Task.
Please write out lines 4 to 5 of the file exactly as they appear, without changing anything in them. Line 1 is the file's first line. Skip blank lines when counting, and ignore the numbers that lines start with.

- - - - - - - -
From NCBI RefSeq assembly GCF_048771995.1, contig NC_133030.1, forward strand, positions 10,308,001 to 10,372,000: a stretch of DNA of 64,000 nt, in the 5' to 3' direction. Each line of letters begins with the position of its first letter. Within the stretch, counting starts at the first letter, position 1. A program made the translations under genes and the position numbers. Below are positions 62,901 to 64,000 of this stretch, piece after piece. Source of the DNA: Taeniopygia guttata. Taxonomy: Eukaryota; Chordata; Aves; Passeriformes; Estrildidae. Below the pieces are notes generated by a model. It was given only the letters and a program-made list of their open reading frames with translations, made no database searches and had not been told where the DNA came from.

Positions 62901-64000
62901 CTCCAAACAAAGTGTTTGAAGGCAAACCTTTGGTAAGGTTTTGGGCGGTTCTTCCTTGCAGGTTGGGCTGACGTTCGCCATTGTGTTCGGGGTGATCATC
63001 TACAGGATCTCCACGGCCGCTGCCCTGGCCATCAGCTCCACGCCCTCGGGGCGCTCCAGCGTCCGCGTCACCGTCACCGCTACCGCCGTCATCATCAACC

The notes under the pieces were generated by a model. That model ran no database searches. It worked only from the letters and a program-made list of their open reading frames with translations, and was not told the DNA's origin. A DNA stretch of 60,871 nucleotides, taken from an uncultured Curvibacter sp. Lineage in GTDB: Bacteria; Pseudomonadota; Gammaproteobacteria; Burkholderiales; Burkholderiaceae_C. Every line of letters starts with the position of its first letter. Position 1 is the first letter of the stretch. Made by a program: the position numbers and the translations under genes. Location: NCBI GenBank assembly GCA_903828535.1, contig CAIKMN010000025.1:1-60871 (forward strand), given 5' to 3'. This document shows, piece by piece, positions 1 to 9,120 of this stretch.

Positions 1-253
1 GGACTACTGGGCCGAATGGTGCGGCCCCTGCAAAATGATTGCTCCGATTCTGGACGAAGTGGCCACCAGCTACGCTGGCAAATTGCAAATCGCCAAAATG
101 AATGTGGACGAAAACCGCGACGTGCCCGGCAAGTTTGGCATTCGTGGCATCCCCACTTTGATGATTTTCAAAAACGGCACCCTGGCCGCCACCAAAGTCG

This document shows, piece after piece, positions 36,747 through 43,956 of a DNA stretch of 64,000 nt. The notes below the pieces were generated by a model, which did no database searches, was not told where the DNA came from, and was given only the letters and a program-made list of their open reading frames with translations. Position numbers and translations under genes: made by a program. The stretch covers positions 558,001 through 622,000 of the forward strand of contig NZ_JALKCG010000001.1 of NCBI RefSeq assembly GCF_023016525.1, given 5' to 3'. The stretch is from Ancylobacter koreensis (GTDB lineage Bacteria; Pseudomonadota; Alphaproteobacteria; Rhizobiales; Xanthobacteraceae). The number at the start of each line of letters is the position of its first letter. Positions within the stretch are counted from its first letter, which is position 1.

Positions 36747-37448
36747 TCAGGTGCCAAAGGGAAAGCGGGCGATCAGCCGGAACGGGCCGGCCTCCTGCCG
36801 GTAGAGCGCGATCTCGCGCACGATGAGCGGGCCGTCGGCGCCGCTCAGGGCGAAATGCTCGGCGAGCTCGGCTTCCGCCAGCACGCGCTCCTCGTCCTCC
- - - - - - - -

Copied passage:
63001 TACAGGATCTCCACGGCCGCTGCCCTGGCCATCAGCTCCACGCCCTCGGGGCGCTCCAGCGTCCGCGTCACCGTCACCGCTACCGCCGTCATCATCAACC

The notes under the pieces were generated by a model. That model ran no database searches. It worked only from the letters and a program-made list of their open reading frames with translations, and was not told the DNA's origin. A DNA stretch of 60,871 nucleotides, taken from an uncultured Curvibacter sp. Lineage in GTDB: Bacteria; Pseudomonadota; Gammaproteobacteria; Burkholderiales; Burkholderiaceae_C. Every line of letters starts with the position of its first letter. Position 1 is the first letter of the stretch. Made by a program: the position numbers and the translations under genes. Location: NCBI GenBank assembly GCA_903828535.1, contig CAIKMN010000025.1:1-60871 (forward strand), given 5' to 3'. This document shows, piece by piece, positions 1 to 9,120 of this stretch.